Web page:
There have been quite some articles and posts about the Btrfs file system lately. It seems to be gaining a lot of momentum and adoption in Linux distributions.
Now my question is: How about the MS Windows support?
I still have two or three Windows versions on my computers in dual-boot configuration (in addition to running VirtualBox, which is quite a nice solution). Accessing files from both Linux and Windows operating systems has become quite difficult over the past few years. There are three feasible solutions I know of:
1. FAT32 - Has been supported in Linux for decades now and is the de-facto standard on USB storage devices. Big limitations: File size, case insensitivity and access rights. Though the latter is not really important on USB sticks. Aside from that, it's obsolete...
2. NTFS - With the ntfs-3g driver it works quite nicely out of the box on most Linux distributions now. However, the support is still based on reverse engineering. File size limits are no longer a problem, but the access permissions just don't map between the two worlds and case is also still an issue. I personally don't trust the Windows security implementation as much as the traditional UNIX access rights (in conjunction with ACLs nowadays). And even if it were mappable, there seems to be no documentation about the security models within NTFS.
3. ext2/3/4 - This is what I have been using the last couple of years for any dual-boot configuration. There is the Windows Ext2 IFS driver which also supports ext3 to some extent. Big problems: No journalling on ext3 and it does not support inode sizes > 128 bytes. For some time now, the default inode size when creating ext3 file systems has been 256 bytes. So even if one manages to create a separate data partition and format it to ext3, it's not trivial to figure out why it doesn't work with Ext2 IFS. Or even to know what an inode size is and how to tell mke2fs the right one to use. Having copied Gigabytes of data to the new FS and then noticing the only way to access it from Windows is re-formatting, that's a no-go for inexperienced users wanting to switch to a Linux distribution (like my Dad did, fortunately). The Ext2 IFS project looks rather dead, the last release is 1,5 years old and there don't seem to be any plans concerning these limitations. Not even to mention ext4 support. I am aware of a few commercial ext2/3/4 drivers for Windows, but aside from the licensing, the architecture doesn't seem as sane as with Ext2 IFS.
With it having a chance to be the default file system in many upcoming distro releases, this is another step further away from Windows / Linux filesystem compatibility. Ext4 as the current default is not an option either, but with the current developments, I would think a nice Btrfs driver would be the better way to go.
This is all not just concerning dual-boot configurations, but think USB mass storage devices? Having a small FAT32 partition with an installable driver and a large Btrfs data partition on a USB hard disk would be sufficient to use it in different environments where so far the only options were FAT and NTFS. Provided one has administrative rights on the Windows boxes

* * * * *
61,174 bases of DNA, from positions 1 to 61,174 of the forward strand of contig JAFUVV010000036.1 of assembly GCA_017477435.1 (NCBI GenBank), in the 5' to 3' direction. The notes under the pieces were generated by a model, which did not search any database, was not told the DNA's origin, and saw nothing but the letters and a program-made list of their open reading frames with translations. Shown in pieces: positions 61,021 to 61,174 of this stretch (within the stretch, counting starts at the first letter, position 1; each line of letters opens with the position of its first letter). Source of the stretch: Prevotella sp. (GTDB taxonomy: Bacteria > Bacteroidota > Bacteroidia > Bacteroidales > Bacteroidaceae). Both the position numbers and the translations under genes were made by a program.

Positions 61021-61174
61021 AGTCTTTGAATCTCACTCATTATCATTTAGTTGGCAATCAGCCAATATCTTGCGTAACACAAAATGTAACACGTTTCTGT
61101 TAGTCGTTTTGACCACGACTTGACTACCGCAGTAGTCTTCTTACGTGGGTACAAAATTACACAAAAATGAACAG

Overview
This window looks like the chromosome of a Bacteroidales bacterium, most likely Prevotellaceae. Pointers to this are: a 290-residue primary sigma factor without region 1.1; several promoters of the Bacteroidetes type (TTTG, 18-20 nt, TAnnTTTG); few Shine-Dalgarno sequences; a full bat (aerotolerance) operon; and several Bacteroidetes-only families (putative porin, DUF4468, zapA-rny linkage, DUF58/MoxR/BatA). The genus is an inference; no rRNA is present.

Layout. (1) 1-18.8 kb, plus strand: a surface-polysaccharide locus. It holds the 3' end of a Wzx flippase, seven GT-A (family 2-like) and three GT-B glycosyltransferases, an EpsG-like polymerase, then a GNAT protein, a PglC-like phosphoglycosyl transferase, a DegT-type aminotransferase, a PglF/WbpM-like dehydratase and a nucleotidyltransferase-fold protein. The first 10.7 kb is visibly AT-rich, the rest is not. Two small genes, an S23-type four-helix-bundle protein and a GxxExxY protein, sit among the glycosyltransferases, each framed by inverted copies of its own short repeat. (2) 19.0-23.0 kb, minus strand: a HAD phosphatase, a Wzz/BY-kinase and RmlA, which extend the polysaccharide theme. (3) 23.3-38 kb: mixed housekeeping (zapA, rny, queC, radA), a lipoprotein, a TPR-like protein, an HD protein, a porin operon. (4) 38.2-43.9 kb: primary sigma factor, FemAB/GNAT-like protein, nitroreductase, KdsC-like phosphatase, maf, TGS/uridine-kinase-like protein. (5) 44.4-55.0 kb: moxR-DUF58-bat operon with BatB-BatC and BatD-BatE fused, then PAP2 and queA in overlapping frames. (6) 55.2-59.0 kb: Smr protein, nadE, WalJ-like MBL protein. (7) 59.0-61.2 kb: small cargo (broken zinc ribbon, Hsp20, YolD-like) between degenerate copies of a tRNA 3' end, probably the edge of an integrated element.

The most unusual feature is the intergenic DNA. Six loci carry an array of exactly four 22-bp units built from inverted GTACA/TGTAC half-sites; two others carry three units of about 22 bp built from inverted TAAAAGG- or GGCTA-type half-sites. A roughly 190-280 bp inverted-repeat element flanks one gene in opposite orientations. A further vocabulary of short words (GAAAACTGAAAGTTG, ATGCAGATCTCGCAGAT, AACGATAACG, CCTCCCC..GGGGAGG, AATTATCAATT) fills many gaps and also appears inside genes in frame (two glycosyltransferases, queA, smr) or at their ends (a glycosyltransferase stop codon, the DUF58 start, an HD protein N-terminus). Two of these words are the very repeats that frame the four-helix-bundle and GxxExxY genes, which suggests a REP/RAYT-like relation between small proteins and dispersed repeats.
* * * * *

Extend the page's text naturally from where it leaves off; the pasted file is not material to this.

Maybe there is potential here for an article questioning the future plans, if anybody has any?
Kind regards and thanks Michael for all the nice posts and stories!
Not a driver per se, but a reasonable option is to use coLinux. I've managed to access ext4 partitions just fine from Windows, and I don't see why btrfs, or really any filesystem supported by the linux kernel of the latest release (.33.5, as of the time of writing of this post). The summary of steps necessary to do this are:
1). Download and install coLinux.
2). Install your distro of choice with most things stripped away, leaving only the bare necessities to work with the filesystem and samba. (Arch Linux base group + samba package and dependencies works for me, but I'm sure you can make the distro even smaller.)
3). Set up a network connection between coLinux and Windows.
4). Set up forwarding of the hard disk partitions that you want to access from Windows to coLinux.
5). Mount those partitions in coLinux and set up samba to share their contents over the virtual network.
6). Set up coLinux to work as a Windows service.
7). Set up auto-mounting of coLinux samba shares.
The results are reasonably good. The pros of this method are:
1). The filesystems are accessed by a native Linux driver, which means no file corruption by faulty Windows drivers.
2). You can access any filesystem the Linux kernel or FUSE supports.
The cons are:
1). Non-trivial to set up. The process is manual and requires knowledge of inner workings of both Linux and Windows.
2). Large resources consumption. While running a stripped Arch system doesn't require much memory (64 MB is even excessive, but I can spare them for buffering and caching purposes), the CPU is taxed rather severely.
3). Low speeds. As a comparison, Ext2IFS gave me ~19 MB/s (seems to be my drive's physical limit) at 10% of CPU consumption, while coLinux game me ~5 MB/s at 40% CPU consumption.
@droidhacker: I'm all for deleting Windows Unfortunately, it's not completely realistic to expect to get rid of it globally, so interoperability is important. And since MS unfortunately don't give a flying fuck about interoperability, it's up to other OSes to provide it.
Thank you loonyphoenix for your ideas. coLinux is something I had never heard of before, but the general idea definitely works well.
In another setup, I use a minimal Debian installation under VirtualBox to access a software RAID-1 configuration with ext3 filesystems and export it via samba. Works alright, but it's really a lot of overhead, administrative and performance-wise.
coLinux seems a little less bloated than that, but still a native Windows driver would be nice. Especially for the USB flash drive use case, a second, dedicated operating system running in the background seems hardly feasible.